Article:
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Bamako, a primer on Nossombougou and the birth of Samba Konaré October 8, 2006

Posted by Nima in Uncategorized.


Greetings folks,  One month into my Malian stay and this is the first time I’ve had access to the Internet, actually any form of non-generator powered electricity supply since our first few days in Bamako. A tremendous amount has happened in this time so I won’t even attempt trying to cover it all – it would be impossible even if I had an eternity in this cozy, mercifully air conditioned cyber cafè, but alas I have a limited amount of time before we head to watch an important soccer qualifier between Mali and Togo, so I’ll do my best to give you all a taste of what life has been like here. (look for the tell-all novel in stores next year) 


It seems like a lifetime ago that we first arrived in this bustling, chaotic, vibrant city of about one million. At first the hectic pace of life and partially the urban landscape reminded me somewhat of Tehran, likely because that’s the closest facsimile I’ve experienced; storefronts with improvised perforated metal, mud and branch structures, goats and sheep wandering the streets, blaring music, rollercoaster like traffic, the call to prayer from mosques, but also the dichotomy of chic Western style downtown Bamako where a staggering number of NGOs and embassies – Iran and Canada are next to each other- are located, and where you’re liable to see any number of expensive sports cars and other internationally recognized signs of affluence.   We spent a few days visiting the city, preparing for our integration in our village of Nossombougou and being acclimatized to the scorching, lead filled skies. While the official language of administration and commerce in Mali is French, the vast majority of local life takes place in the local tongue of Bombara (and outside of Bamako, as we soon learned, very little French is spoken at all)- so we Canadians relied heavily on our Malian counterparts to guide us around, negotiate prices for us at the market, and help us avoid making an inordinate amount of faux pas those first few days ( we were nearly attacked by a few people who thought we took their picture, but generally no incidents). I was taken by how many people would greet us on the street, want to hear us speak some Bombara, invite us over for tea, and of course, the ineffable chants of just about everyone screaming “Toubabou!” or “whitey,” which has become a constant of our lives here. (I never thought I’d ever be called a cracker 30 times a day)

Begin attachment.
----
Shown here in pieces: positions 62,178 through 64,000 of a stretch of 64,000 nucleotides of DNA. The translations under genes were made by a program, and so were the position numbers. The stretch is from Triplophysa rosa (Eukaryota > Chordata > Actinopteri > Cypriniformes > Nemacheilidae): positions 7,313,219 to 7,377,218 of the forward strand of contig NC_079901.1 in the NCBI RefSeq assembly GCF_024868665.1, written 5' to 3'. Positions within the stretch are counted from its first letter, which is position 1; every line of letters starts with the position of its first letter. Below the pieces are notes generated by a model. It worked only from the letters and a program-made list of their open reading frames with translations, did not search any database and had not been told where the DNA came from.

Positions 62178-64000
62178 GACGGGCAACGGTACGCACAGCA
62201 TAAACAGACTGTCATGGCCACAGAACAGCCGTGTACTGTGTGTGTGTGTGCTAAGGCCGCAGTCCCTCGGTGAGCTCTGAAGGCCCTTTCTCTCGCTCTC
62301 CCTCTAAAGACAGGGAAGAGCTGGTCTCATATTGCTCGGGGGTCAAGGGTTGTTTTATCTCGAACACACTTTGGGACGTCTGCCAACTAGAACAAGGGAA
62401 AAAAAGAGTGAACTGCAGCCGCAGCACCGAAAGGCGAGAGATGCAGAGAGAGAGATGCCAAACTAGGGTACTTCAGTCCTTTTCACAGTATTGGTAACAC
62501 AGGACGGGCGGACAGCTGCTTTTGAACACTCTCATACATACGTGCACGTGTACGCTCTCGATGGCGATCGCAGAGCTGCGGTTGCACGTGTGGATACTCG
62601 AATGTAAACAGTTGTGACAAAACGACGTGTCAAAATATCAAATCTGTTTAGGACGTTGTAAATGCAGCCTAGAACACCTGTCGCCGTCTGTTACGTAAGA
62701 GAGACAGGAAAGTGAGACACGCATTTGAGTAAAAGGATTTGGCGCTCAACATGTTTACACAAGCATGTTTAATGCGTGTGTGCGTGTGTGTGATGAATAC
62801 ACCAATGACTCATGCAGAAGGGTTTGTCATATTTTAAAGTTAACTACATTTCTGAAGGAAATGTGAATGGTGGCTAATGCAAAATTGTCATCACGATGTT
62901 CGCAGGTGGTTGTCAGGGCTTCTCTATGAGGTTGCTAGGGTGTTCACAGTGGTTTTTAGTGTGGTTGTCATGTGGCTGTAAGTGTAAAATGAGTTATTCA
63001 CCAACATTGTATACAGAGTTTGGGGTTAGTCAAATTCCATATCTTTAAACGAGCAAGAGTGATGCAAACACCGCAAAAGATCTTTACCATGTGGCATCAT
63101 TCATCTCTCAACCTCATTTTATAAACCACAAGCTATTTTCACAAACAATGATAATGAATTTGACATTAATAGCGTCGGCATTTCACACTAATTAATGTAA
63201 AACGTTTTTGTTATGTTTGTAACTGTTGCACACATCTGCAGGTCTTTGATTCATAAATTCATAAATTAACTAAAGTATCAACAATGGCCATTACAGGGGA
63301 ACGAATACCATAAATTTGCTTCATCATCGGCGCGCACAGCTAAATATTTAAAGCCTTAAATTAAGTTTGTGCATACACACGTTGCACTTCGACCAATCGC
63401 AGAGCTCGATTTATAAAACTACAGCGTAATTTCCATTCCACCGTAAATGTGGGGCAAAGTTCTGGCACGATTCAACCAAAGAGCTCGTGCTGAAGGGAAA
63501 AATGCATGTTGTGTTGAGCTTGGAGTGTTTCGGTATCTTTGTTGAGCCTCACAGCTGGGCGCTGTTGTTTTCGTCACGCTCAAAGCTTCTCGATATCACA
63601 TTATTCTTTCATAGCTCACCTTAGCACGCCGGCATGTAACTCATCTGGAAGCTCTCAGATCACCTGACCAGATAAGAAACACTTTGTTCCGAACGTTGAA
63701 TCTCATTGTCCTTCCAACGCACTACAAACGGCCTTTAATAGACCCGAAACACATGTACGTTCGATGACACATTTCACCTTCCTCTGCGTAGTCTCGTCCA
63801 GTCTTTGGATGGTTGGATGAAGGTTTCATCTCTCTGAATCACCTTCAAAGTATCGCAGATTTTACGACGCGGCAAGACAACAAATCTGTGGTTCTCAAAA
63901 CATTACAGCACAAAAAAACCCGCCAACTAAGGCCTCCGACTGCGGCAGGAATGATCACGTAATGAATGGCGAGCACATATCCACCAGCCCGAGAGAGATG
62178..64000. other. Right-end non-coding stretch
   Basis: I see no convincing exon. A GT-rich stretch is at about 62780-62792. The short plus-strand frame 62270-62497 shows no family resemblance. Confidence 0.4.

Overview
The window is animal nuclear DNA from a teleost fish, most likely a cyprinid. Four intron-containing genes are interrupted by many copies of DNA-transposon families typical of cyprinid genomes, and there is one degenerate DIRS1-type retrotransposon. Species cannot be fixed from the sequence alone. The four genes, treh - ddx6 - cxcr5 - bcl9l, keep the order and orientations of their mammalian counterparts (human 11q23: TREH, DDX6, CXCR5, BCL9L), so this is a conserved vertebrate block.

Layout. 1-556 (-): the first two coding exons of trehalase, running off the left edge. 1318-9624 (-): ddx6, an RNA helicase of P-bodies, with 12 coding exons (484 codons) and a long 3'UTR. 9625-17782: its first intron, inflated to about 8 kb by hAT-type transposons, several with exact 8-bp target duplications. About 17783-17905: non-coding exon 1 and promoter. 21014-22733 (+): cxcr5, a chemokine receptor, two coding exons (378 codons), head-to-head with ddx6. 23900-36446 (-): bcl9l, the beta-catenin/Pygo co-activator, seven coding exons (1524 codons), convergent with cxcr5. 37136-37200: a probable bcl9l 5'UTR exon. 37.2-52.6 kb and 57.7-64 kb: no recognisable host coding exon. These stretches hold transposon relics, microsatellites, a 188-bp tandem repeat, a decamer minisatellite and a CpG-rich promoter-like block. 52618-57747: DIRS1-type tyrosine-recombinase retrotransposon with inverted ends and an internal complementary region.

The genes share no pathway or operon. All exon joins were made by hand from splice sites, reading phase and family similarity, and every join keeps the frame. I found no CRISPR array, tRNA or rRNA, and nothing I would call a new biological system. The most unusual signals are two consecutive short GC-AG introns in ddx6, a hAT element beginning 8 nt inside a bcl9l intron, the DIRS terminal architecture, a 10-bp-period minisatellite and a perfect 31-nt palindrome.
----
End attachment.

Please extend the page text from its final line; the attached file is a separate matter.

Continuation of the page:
Almost immediately my standards of safety took a precipitous drop; the first day we went for a tour of the city in the back of a pick-up truck and tried out the unofficial Malian transport system, known as “sotramas”, a system of privately owned green cube-van shuttle buses that feature a man hanging out the door screaming the destination to those along the way, and a series of benches inside that allow you to fit a remarkable amount of people (this morning  there were about 25 adults in ours). But of course, this is all part of the Malian experience, along with seeing the driver have to pay “duties” at checkpoints along the way.

And leave it to Canadians to find a bar on our first night there- We became acquainted with very good local millet beer Castel, and I got to know the young bar manager named Ali. He was a very charming guy who was very keen on talking politics, the challenges of NGOs, running a business in Mali, the trouble with maintaining longstanding traditions…anyway, my kind of guy and we’re going to meet up again the next time I’m in town. 

 After a few short days in Bamako we headed to Nossombougou, roughly 60km but a world away from
Bamako. It is a rather traditional village of around 4,000 people, consisting largely of mud homes with the occasionally use of concrete, has no running water or electricity (besides several generators), and the vast majority survive on subsistence farming. We were greeted the first day by the Village Chief, the Mayor and other representatives; It had been raining heavily that day (this is the end of the rainy season), which made the mud and clay streets of Nossombougou quite difficult to navigate; even with donkey powered carts.

Ahmadou and I are staying with the family of Issa Donyan Konaré, who works at the mayor’s office ( the village was founded by Nossom Konaré in 1498 and the inherited Chef du Village and elected mayor must be one of his direct descendents). Issa greeted us very warmly and introduced me to his family upon arrival to our home; we live in a very comfortable mud home with a metal roof ( a sign of moderate means here, but also traps the friggin heat like crazy) which is one of five contained in our family’s courtyard. And keeping with Malian tradition I was renamed by the family; my new name is Samba Konaré, which was the name of Issa’s father, and the name that everyone in the family and village knows me by.  One mud structure is reserved specifically for cooking, with the women using pestles and mortars and charcoal to prepare our traditional Malian meals, almost entirely from locally grown products. We have about 25 sheep, a handful of goats, chickens and a very pleasant donkey ( by the end of this I’m going to be friggin Dr. Dolittle)